Educators say ‘new normal’ is not sustainable

Last updated: 12-23-2020

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Educators say ‘new normal’ is not sustainable

As districts cope with spiking COVID-19 cases and crippling staff shortages, union members urged NYSUT to keep up the pressure for increased safety measures and more social-emotional support for staff.

“The push is to keep schools open — not keep them safe,” said Joanna Monachino-Orlando, Shenendehowa Teachers Association.

“Teachers are performing miracles at great personal cost,” said Burnt Hills-Ballston Lake leader Mike Mosall. “It’s not sustainable.”

The two were among many who spoke out recently in a series of online union meetings, including NYSUT’s Policy Council, Subject Area committees and BOCES Leadership Council.

Clearly moved by the first-hand reports from the field, NYSUT officers said their comments will help shape the statewide union’s ongoing advocacy with the governor’s office, state legislators, the Department of Health and State Education Department.

“We’re going to keep pushing back,” said NYSUT President Andy Pallotta.

NYSUT members from around the state shared poignant stories of how difficult it is to keep up with ever-changing state protocols for COVID-19 — and the varying implementation by local school districts. Many voiced concerns about the wide range of quarantine policies, testing protocols and a lack of notification when someone in the school community tests positive for COVID-19.

The uncertainty is taking its toll, leaders said. As COVID cases spiked throughout November and December, a growing number of schools shifted back and forth between in-person/hybrid schedules to fully remote. Others extended remote instruction into January and beyond.

With so many chaotic scheduling changes and hybrid versions, many members are struggling with childcare issues, said Schenectady Federation of Teachers President Juliet Benaquisto. “It would be a little easier if schedules were more aligned,” she said.

Union leaders also urged NYSUT to advocate for the state to cancel this year’s Regents Exams and grades 3–8 assessments. “We’re halfway through the year and there are big differences in how kids are learning,” said North Syracuse Education Association’s Joanne Thornton.

“Teachers and students need to know; what will finals look like?” Leaders also noted the lack of uniformity among districts and schools is clearly hurting morale. While some schools allow educators to teach remotely from their homes, others require that staff report to school to stream lessons. “It’s insulting,” said one elementary teacher, who must report to her empty classroom.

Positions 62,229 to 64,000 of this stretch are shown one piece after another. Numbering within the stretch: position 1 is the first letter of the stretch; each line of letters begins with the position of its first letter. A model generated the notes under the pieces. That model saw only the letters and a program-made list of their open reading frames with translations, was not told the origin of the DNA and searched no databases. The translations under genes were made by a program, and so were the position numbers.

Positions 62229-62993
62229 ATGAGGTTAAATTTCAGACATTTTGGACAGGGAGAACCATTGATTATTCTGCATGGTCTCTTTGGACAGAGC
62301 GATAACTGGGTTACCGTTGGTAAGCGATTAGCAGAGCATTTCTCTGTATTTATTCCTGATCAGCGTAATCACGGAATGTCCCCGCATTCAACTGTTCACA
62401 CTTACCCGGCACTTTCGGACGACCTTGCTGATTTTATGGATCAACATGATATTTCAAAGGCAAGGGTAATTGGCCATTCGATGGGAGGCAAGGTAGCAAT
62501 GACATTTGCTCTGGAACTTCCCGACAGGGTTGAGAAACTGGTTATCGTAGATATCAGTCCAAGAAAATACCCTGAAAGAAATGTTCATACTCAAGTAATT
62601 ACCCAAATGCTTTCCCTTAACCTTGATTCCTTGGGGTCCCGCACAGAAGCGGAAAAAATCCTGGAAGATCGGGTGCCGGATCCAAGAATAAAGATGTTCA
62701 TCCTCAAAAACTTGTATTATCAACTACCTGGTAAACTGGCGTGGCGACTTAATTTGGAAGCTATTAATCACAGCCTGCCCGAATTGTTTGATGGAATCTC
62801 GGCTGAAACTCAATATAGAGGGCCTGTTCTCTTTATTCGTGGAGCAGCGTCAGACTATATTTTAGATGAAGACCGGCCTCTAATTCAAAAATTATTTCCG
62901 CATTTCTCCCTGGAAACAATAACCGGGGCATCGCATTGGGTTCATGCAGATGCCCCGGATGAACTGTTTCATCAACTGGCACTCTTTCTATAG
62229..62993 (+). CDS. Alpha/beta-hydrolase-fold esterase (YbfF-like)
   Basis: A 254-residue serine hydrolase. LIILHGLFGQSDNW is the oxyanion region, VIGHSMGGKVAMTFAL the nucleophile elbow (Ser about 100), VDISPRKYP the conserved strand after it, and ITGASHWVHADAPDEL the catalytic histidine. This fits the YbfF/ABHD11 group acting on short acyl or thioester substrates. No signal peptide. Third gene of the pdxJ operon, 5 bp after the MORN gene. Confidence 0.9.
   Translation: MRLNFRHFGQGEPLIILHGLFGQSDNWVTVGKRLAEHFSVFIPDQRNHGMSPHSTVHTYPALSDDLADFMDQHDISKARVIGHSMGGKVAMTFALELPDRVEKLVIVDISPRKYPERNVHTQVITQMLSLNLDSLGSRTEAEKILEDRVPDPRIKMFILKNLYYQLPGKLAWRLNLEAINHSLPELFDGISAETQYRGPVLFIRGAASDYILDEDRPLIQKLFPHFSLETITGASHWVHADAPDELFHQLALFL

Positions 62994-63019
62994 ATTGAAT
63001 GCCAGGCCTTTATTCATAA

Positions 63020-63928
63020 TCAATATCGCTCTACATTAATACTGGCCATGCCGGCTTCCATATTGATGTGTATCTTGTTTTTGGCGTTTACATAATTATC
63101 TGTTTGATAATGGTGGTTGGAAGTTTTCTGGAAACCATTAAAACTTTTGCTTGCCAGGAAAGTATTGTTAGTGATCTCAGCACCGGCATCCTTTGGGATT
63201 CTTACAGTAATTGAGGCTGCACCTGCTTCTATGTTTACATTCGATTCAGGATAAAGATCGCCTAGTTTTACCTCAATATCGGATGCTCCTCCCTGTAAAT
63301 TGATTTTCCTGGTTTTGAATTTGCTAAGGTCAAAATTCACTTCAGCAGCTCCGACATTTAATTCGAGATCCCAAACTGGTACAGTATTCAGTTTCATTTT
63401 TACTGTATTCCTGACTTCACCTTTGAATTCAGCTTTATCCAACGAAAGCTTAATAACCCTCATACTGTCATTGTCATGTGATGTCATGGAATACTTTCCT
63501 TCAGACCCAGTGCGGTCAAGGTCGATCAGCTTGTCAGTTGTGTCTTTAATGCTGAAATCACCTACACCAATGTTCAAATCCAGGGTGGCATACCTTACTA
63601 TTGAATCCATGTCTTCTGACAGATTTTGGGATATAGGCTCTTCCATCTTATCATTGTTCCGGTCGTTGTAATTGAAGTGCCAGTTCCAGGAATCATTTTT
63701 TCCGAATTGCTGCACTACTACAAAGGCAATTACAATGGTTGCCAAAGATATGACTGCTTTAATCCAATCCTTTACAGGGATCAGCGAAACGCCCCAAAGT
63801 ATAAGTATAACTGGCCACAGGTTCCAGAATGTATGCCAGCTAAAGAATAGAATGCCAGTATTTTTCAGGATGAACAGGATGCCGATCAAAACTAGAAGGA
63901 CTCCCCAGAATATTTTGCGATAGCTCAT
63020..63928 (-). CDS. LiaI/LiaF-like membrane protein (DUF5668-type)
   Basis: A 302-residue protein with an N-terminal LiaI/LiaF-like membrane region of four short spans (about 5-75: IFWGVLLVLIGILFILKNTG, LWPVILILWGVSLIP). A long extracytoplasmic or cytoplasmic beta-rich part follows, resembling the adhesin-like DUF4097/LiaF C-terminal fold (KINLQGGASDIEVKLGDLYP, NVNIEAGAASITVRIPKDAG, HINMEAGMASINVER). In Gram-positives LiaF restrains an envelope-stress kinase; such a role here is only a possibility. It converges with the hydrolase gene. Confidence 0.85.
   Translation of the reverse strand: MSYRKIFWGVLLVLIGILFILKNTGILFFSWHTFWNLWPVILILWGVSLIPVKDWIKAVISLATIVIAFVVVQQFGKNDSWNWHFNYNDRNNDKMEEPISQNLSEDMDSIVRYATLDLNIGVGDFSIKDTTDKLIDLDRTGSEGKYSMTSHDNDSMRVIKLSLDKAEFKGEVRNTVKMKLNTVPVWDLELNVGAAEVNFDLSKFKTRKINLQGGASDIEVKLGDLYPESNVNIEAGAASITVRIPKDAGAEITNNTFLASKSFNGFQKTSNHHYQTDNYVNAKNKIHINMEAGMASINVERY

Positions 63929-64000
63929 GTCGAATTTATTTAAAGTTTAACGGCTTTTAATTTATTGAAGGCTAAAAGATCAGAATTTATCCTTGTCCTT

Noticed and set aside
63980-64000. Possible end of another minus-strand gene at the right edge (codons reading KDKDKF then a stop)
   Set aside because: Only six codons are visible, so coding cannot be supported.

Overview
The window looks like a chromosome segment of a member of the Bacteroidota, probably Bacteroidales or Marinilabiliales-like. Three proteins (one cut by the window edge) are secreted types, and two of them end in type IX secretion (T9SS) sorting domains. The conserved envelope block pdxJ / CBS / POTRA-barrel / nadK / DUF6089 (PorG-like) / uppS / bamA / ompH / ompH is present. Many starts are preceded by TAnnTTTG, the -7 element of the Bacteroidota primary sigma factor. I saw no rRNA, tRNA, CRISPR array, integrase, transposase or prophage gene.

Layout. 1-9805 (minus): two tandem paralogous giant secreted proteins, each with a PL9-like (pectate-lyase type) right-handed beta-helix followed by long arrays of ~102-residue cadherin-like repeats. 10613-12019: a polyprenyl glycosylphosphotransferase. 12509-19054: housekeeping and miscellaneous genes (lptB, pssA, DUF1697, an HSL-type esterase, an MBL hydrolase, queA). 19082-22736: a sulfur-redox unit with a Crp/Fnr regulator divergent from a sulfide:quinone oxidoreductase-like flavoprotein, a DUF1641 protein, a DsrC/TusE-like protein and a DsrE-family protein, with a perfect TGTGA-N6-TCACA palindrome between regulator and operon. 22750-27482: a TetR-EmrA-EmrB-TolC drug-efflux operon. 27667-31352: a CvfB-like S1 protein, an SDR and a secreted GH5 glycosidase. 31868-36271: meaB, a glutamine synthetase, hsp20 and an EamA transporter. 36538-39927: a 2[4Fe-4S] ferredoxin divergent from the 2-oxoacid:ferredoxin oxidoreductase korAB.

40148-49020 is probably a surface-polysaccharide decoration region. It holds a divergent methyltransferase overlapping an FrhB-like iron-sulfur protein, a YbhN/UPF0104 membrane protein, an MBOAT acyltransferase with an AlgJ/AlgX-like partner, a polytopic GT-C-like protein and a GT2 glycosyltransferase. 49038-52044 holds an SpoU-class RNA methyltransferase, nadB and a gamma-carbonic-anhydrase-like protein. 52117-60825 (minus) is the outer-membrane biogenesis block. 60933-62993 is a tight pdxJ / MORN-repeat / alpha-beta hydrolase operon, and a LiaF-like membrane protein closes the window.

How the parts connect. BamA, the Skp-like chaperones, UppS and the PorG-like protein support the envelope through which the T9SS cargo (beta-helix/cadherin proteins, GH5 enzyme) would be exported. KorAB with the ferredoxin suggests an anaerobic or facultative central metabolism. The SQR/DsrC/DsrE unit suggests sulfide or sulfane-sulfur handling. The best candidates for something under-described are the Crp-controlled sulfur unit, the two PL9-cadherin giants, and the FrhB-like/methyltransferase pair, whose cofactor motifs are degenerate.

With so many educators in and out of quarantine and a severe shortage of substitutes, some districts have shifted to fully remote because they simply don’t have enough staff.

“I worry that COVID-19 has increased the inequity around the state,” said Benaquisto, whose district depends significantly on state aid. “Our district went remote because of savings.

We also struggle with the digital divide.” The pandemic “has also brought to light the terrible condition of school buildings,” said Newburgh TA’s Lourdes Lopez-Romero. Clarence TA President Elizabeth Dunne agreed, asking why the state’s ventilation standards are more stringent for malls than school buildings.

“The pandemic has also shown us we need to have something in place for (staff) burnout,” said Dora Leland, a Horseheads TA leader and NYSUT Board member. ”In the last four months, we’ve had members who are sobbing — and they do not feel supported. Social-emotional support does not mean shooting us an EAP video to watch.”

NYSUT Executive Vice President Jolene DiBrango agreed, noting that SED’s reopening guidance clearly specifies that districts must provide ongoing social and emotional supports for staff.

“Educators are hurting,” DiBrango wrote in a blog after the meetings.

“Pandemic teaching and learning is hard, exhausting and some days nearly impossible.”

She said it’s essential for districts to make social-emotional support for staff a priority for the new year.

“Educators need time to plan, time to collaborate and time to share how things are really going,” DiBrango said. “They need real help and real solutions to tackle the challenges they are facing, so they can be at their best for the students they care so deeply about.”

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